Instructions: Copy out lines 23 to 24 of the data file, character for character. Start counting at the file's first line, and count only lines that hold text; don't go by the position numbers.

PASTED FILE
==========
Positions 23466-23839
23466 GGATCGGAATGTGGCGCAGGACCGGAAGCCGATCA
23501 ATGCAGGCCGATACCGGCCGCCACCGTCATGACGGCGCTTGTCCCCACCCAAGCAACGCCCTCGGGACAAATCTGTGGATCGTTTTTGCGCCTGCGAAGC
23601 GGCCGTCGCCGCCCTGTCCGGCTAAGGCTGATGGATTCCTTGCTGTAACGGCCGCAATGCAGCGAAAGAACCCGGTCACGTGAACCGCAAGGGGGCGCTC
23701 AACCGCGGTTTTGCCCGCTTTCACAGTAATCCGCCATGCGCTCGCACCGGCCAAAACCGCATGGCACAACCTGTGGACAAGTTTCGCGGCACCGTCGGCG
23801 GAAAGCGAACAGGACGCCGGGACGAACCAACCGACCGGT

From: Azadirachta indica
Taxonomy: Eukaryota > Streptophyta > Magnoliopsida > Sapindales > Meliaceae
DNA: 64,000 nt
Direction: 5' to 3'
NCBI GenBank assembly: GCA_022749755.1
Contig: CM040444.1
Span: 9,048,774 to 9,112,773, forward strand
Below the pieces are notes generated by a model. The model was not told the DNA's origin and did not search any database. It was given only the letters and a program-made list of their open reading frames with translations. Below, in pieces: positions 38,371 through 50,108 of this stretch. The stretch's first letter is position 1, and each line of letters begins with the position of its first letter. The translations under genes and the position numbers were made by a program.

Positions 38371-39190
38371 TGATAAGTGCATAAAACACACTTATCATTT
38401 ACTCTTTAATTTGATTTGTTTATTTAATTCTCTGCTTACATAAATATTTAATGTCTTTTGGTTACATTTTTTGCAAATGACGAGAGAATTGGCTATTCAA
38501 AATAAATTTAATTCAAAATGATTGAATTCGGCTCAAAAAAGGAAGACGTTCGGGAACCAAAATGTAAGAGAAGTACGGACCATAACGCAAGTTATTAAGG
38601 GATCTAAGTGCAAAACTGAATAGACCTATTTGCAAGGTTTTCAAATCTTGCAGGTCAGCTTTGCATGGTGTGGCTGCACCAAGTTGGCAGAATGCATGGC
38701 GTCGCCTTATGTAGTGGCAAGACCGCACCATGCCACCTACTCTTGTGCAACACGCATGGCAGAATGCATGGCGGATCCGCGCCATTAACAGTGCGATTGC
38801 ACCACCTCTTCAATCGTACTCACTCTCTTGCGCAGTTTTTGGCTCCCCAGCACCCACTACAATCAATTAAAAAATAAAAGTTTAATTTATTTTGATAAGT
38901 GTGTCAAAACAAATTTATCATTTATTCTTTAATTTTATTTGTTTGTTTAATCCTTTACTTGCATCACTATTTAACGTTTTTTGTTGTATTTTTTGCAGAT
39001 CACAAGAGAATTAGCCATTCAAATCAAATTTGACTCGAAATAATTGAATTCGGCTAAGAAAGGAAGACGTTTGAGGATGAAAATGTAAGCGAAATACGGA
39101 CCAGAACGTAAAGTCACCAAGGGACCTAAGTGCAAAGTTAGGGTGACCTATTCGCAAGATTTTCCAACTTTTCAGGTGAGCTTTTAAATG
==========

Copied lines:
39001 CACAAGAGAATTAGCCATTCAAATCAAATTTGACTCGAAATAATTGAATTCGGCTAAGAAAGGAAGACGTTTGAGGATGAAAATGTAAGCGAAATACGGA
39101 CCAGAACGTAAAGTCACCAAGGGACCTAAGTGCAAAGTTAGGGTGACCTATTCGCAAGATTTTCCAACTTTTCAGGTGAGCTTTTAAATG